DENMARK - Political parties have agreed a new framework for Danish pensions tax after the European Court of Justice overruled the continuation of the country's existing system.
The European Court of Justice ruled at the end of January Denmark was breaking European law on freedom of movement of workers and capital by not granting tax-deduction on contributions to pension contracts with foreign insurers.
So this proposed legislation will shift the tax burden from scheme investment returns to the individual, the Danish Tax Ministry has said.
Denmark's governing Liberal (Venstre) party, the Social Democrats, the Danish Peoples' Party (Dansk Folkeparti), the Radical Liberals (Det Radikale Venstre) and the Socialist People's Party (Socialistisk Folkeparti) have agreed the framework on future pensions taxation, the Tax Ministry said in a statement.
The proposed law will now be circulated for consideration, after which the parties will meet again to draw up the final version of the legislation.
Since the European Court had overruled Danish pension tax rules, Denmark was obliged to extend tax-deduction rights for pension contributions to those contributions paid into foreign schemes, the ministry said.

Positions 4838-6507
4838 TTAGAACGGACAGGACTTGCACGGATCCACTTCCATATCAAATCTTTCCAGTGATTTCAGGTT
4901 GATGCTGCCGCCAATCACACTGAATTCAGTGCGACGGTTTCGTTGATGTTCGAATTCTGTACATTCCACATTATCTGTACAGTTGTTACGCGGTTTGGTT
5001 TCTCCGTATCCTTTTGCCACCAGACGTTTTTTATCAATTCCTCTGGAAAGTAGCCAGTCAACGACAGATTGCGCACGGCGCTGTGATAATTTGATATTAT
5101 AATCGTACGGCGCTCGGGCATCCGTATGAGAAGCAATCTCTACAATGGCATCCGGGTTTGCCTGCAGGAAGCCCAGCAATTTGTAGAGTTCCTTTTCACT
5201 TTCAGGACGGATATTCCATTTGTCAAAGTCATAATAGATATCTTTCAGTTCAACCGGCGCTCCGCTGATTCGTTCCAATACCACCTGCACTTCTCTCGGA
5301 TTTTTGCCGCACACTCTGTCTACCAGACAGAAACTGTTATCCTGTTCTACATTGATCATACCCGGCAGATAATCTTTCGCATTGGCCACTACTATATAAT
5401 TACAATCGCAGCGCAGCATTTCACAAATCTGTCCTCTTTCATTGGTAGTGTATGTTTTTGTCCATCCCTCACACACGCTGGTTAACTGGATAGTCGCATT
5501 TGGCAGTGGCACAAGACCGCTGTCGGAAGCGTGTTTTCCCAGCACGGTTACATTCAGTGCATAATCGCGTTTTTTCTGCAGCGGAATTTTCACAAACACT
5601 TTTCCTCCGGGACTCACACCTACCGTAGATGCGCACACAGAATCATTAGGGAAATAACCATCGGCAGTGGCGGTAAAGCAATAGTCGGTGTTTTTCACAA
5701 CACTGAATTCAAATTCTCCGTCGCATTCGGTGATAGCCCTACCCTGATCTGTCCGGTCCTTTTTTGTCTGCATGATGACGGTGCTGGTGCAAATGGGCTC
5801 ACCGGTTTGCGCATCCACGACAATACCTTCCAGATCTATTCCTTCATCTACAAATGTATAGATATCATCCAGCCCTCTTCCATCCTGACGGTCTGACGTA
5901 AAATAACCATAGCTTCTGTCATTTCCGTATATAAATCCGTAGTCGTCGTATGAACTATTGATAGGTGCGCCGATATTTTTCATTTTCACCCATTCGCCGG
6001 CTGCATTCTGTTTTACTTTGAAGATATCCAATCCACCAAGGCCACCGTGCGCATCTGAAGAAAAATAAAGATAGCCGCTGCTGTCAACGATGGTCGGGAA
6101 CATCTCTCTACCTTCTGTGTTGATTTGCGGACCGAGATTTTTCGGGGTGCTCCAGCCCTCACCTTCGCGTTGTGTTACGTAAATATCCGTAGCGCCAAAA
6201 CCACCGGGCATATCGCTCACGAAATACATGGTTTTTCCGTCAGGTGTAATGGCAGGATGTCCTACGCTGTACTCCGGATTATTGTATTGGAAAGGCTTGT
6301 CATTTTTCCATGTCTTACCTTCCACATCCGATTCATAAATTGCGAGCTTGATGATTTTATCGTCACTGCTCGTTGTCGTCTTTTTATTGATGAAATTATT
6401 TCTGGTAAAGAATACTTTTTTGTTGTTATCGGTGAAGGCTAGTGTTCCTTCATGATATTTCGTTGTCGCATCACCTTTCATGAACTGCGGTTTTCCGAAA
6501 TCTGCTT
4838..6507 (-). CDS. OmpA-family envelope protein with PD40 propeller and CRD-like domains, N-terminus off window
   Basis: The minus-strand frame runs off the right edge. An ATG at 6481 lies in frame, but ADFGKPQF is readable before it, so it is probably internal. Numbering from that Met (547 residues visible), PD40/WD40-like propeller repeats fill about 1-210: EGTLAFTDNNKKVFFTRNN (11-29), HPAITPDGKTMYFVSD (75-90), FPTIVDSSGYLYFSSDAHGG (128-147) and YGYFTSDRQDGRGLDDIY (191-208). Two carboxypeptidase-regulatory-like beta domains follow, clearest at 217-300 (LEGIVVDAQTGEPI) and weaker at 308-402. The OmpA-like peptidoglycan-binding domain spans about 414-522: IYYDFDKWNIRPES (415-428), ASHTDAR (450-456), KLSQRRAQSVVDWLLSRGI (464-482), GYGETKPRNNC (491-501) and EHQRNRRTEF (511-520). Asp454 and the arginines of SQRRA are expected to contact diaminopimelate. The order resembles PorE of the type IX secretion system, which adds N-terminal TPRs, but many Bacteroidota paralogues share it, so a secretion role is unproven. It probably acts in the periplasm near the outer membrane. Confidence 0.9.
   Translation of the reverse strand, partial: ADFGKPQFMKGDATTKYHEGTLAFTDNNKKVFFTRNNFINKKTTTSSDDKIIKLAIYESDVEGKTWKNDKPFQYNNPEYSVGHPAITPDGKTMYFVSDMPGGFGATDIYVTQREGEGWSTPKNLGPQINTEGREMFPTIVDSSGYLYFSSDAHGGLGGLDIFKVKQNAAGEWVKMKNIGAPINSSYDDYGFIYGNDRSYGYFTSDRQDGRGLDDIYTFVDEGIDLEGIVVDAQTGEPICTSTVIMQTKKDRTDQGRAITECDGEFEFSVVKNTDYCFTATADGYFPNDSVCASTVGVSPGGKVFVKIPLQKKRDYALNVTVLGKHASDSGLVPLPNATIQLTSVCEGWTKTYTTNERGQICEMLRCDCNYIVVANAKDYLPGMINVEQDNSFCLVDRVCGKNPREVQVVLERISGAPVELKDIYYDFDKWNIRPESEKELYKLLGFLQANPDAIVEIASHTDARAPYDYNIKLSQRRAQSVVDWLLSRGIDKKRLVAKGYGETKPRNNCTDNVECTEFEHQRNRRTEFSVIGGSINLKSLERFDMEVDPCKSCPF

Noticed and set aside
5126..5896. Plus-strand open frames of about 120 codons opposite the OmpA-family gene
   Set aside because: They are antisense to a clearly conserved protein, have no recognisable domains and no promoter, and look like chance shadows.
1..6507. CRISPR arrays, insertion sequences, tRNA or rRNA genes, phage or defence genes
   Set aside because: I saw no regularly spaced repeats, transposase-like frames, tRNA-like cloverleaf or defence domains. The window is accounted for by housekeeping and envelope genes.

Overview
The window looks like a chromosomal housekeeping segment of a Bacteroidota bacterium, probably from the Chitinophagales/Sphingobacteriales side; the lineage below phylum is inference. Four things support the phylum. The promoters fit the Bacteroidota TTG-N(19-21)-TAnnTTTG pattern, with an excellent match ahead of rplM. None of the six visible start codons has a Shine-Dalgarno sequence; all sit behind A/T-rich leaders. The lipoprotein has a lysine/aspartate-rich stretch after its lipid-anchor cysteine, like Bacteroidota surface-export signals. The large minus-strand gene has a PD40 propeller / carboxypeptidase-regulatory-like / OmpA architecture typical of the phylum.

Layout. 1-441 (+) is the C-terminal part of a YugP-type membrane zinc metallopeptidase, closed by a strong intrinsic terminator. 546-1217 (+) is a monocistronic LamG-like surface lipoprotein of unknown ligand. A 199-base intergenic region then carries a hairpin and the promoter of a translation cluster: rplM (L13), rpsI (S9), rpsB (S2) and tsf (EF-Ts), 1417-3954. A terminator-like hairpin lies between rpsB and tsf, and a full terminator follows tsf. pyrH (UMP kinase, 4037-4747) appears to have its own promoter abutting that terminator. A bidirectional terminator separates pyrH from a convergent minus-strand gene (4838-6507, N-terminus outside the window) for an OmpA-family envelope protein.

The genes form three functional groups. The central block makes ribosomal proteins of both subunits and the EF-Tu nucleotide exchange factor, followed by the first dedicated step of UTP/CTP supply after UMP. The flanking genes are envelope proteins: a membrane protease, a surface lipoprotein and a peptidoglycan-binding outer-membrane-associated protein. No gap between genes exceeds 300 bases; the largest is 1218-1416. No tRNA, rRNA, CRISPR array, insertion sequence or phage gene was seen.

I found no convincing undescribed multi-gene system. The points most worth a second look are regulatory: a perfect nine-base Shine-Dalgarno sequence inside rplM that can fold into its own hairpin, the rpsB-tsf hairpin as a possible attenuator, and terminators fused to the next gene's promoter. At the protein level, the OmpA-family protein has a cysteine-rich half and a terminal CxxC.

"As a result of this, Denmark also has to change the rules regarding the taxation of pension returns, since Denmark cannot tax foreign pensions instituted on their investment return," it said.
"Therefore, this tax has to be replaced by one on an individual level, so that in future, the individual pension holder will bear the tax obligation."
Political parties have agreed legislation will be implemented this autumn and deductions for foreign scheme contributions will take effect from 2008, the tax ministry said, while the switch in "PAL" (pension yield) taxation from the institutional to the individual level will take effect for Danish schemes from 2009.
Danish industry association Forsikring & Pension said once the tax regulations were in place it should be easier for foreign companies to establish themselves in the Danish pensions market while, at the same time, the Danish pensions industry is well equipped to compete with foreign pensions groups.
As well as making sure there continued to be a tax advantage in saving for a pension, the new tax rules will give the state the same level of tax income as current rules do, the association added.
"Foreign pension firms are welcome," said Carsten Andersen, deputy director of Forsikring & Pension.
"It is always positive for customers when new players come into the Danish market. But competition is already tough, and the Danish pension firms are fully able to match the foreign firms," he added.
It was not new competition from abroad that was the problem, he said, but rather the administrative upheaval the new legislation would bring.
"The problem is more that the proposed law will lead to huge administrative adjustments in the companies' IT systems, and there should be enough time to implement that," said Andersen.